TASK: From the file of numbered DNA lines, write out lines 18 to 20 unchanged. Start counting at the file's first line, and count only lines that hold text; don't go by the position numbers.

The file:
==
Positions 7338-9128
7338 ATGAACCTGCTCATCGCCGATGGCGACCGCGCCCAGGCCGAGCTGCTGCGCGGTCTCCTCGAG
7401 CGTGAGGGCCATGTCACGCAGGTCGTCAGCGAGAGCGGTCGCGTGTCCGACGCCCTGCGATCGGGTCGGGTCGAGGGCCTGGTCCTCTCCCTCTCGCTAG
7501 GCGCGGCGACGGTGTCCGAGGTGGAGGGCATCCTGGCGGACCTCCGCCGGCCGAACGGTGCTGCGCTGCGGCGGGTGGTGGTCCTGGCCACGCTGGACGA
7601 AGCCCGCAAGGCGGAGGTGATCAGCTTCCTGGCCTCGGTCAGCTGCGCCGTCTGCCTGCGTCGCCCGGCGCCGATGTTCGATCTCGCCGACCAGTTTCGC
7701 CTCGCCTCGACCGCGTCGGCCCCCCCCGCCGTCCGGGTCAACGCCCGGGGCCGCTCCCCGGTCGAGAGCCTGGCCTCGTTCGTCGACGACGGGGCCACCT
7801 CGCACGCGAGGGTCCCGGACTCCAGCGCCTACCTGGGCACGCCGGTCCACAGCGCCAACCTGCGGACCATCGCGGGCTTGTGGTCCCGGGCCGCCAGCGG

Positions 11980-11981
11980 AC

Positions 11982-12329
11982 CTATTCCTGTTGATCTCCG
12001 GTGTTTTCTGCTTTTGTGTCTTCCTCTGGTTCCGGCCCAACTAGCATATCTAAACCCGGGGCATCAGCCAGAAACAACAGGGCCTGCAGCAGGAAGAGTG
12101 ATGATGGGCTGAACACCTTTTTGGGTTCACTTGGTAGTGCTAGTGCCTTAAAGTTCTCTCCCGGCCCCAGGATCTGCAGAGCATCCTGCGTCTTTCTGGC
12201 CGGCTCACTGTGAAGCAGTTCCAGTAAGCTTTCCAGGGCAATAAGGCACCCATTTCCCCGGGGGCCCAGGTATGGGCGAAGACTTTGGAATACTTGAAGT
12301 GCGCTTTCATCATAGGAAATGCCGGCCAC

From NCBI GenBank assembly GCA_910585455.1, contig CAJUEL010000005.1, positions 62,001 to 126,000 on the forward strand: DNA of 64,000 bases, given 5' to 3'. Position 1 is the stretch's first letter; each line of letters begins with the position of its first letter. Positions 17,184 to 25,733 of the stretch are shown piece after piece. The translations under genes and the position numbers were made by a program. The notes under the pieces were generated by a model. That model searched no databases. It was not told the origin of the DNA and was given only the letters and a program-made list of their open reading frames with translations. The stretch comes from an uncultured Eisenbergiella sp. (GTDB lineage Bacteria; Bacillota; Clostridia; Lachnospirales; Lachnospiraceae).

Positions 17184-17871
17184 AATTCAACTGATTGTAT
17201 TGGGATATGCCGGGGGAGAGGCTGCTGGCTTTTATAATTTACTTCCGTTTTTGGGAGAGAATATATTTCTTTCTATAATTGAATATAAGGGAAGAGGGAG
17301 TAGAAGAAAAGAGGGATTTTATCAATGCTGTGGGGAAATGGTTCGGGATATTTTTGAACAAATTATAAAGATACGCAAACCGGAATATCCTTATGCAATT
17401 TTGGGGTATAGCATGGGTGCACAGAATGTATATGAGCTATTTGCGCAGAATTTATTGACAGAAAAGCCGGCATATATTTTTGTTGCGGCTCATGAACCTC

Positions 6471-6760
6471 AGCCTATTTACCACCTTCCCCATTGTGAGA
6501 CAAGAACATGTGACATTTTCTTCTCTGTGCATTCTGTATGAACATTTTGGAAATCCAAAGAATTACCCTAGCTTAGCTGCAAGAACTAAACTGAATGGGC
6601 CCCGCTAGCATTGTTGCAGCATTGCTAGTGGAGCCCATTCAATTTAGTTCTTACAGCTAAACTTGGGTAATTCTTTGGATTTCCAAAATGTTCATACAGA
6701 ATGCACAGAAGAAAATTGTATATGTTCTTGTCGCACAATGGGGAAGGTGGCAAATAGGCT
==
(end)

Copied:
17184 AATTCAACTGATTGTAT
17201 TGGGATATGCCGGGGGAGAGGCTGCTGGCTTTTATAATTTACTTCCGTTTTTGGGAGAGAATATATTTCTTTCTATAATTGAATATAAGGGAAGAGGGAG
17301 TAGAAGAAAAGAGGGATTTTATCAATGCTGTGGGGAAATGGTTCGGGATATTTTTGAACAAATTATAAAGATACGCAAACCGGAATATCCTTATGCAATT